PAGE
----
“I have fought the good fight. I have finished the race. I have kept the faith.”
The apostle Paul to Timothy (2 Timothy 4:7 NIV)
When I was a defensive line coach at Geneva College we often finished football practice with a conditioning drill called “Run Through the Line.” Our head coach Geno DeMarco loved it because of the discipline, concentration, and finishing stamina it required of the team. The drill demanded that an entire team of 100 players commit their personal best effort in sprinting through the finish line as absolutely necessary to the team’s success. The number of sprints was usually set at 5 and the distance was most often set at 10 yards. That seems very easy at first glance which is exactly what the freshmen thought! The seniors knew better. The team was broken up into four classes: freshmen, sophomores, juniors, and seniors. Each group had a quarterback who called out the snap count for his group. On the snap count the players would come out of their stances, sprinting 10 yards through the line. If any player did not sprint past the line, bursting at full speed through the line, the repetition did not count. In fact the total count would go back to zero, not only for that group but for the whole team. Now you get a better understanding of just how demanding 5 X 10 yard sprints can be for a team of 100 men. If any player jumped offsides the count would go back to zero for the whole team as well. It was not unusual for the team to end up doing 20 sprints or more.
Overcoming adversity as a team is one of the major objectives of “Run Through The Line.” It is also a major objective of the Holy Spirit for God’s people throughout history. Players who are called out by the coaches for coasting through the line are called out by their teammates as well. 300 pound linemen don’t like to run period, let alone be forced into several extra sprints by their teammates. Angry shouts of blame can rise above all other words in these drills. The teams with strong leaders however challenge and encourage; calling out the best in their teammates. Coach DeMarco loved the drill as well because it was a great metaphor for our lives. He used to say, “When things get tough in your job, your marriage, when you are tempted to distrust the goodness of God, will you quit?” From my experience I would add, Will you blame those around you? Will you fight only for yourself? Or will you fight as one man, the way Israel fought against its enemies? Will you call up your brothers to become something greater than they could ever be on their own?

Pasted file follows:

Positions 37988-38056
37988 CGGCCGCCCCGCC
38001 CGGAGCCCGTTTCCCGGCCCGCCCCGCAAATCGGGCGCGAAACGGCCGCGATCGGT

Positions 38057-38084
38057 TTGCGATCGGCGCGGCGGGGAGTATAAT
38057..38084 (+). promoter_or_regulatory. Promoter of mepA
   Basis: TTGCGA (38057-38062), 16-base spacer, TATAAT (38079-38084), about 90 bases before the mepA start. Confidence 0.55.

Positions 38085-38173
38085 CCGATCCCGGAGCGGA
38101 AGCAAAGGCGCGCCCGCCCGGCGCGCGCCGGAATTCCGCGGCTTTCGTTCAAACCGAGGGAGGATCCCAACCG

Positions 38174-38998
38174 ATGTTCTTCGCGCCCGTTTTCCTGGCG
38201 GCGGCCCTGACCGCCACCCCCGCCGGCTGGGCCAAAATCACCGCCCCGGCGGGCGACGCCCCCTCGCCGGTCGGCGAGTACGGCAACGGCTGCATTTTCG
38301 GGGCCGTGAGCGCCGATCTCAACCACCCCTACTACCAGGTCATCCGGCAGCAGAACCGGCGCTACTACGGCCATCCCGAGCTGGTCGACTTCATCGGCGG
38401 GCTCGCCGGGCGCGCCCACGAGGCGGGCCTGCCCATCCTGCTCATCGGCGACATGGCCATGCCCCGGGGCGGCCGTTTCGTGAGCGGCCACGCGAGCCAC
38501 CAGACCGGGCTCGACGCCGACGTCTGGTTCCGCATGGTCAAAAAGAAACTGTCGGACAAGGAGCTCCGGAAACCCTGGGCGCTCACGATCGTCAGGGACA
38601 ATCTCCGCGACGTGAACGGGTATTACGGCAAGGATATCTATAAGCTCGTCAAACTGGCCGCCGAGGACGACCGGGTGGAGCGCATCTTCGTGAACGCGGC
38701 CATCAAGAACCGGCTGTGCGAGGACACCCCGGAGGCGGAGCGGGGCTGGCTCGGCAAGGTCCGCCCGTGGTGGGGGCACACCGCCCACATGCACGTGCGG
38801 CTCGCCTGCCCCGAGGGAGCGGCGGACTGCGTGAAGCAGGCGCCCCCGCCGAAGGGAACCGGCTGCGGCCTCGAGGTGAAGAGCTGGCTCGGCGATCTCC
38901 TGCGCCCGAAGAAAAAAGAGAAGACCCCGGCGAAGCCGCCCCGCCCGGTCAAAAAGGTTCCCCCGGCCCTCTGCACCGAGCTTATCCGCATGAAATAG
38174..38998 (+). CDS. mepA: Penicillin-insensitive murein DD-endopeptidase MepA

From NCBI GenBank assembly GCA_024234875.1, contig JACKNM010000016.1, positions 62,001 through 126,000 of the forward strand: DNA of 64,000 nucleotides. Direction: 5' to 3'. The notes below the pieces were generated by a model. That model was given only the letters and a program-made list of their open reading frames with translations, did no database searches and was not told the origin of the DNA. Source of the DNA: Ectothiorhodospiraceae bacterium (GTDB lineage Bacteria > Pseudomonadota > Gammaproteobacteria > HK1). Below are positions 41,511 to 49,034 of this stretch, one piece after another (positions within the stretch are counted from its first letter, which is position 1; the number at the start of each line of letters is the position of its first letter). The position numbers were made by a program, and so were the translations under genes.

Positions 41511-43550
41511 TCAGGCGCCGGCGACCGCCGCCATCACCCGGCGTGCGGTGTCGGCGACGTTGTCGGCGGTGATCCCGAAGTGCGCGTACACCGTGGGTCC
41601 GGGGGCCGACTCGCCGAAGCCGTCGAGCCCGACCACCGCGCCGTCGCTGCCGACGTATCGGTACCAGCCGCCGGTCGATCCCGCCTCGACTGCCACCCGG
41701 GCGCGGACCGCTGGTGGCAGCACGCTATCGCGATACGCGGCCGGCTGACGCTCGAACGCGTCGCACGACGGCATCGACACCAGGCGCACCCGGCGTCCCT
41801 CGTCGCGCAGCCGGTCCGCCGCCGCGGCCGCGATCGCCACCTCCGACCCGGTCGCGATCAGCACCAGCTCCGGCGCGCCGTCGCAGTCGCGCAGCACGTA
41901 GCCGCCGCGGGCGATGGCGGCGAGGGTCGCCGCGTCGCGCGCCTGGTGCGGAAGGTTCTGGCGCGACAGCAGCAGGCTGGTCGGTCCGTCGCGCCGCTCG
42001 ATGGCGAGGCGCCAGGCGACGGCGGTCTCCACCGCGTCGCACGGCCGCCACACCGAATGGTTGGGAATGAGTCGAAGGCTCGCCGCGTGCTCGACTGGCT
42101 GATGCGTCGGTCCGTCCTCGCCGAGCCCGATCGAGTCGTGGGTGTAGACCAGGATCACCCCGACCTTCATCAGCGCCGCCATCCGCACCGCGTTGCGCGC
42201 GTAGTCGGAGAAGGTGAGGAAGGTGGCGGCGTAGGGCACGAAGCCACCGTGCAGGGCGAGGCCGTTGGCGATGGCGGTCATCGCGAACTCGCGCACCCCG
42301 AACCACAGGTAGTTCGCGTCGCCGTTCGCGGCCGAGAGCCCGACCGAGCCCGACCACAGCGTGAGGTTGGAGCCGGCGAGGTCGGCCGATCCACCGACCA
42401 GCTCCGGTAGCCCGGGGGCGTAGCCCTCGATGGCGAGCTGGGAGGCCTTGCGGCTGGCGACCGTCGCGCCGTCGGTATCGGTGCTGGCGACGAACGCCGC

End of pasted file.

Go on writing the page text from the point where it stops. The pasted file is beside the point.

Running through the Line was a metaphor for how we will face trials in our lives and ultimately how we will run through the line in death directly into our Lord’s presence. Thank God the apostle Paul ran through the line! He penned the passage at the opening to young Timothy shortly before his execution from a filthy Roman jail that wasn’t much more than a hole in the ground. His letters to Timothy are among his “prison epistles.” They are filled with great joy and wisdom that is grounded in a contented soldier’s sense of his service and the reward of heaven that awaits him. “Endure hardship with us as a good soldier of Christ Jesus.” In the verse immediately following our focus passage he writes, “Now there is in store for me the crown of righteousness, which the Lord, the righteous Judge, will award to me on that day-and not only to me, but also to all who have longed for his appearing.” (1 Timothy 4:8) This is the imperishable crown that represents our place reigning with Christ (Romans 8:17) in the glory of heaven and in the New Earth we will inherit with all of God’s people (Revelation 21:1-4).
The older I get, now 56, the more intent I am to finish strong in my life. I want to say by God’s power at work in me that I will fight the good fight, I will finish the race, and I will keep the faith. This is my hope that you will make it your prayer. “By your mighty Spirit at work in me Lord Jesus, I will fight the good fight. I will finish the race, bursting through the passageway of death. I will keep the faith.”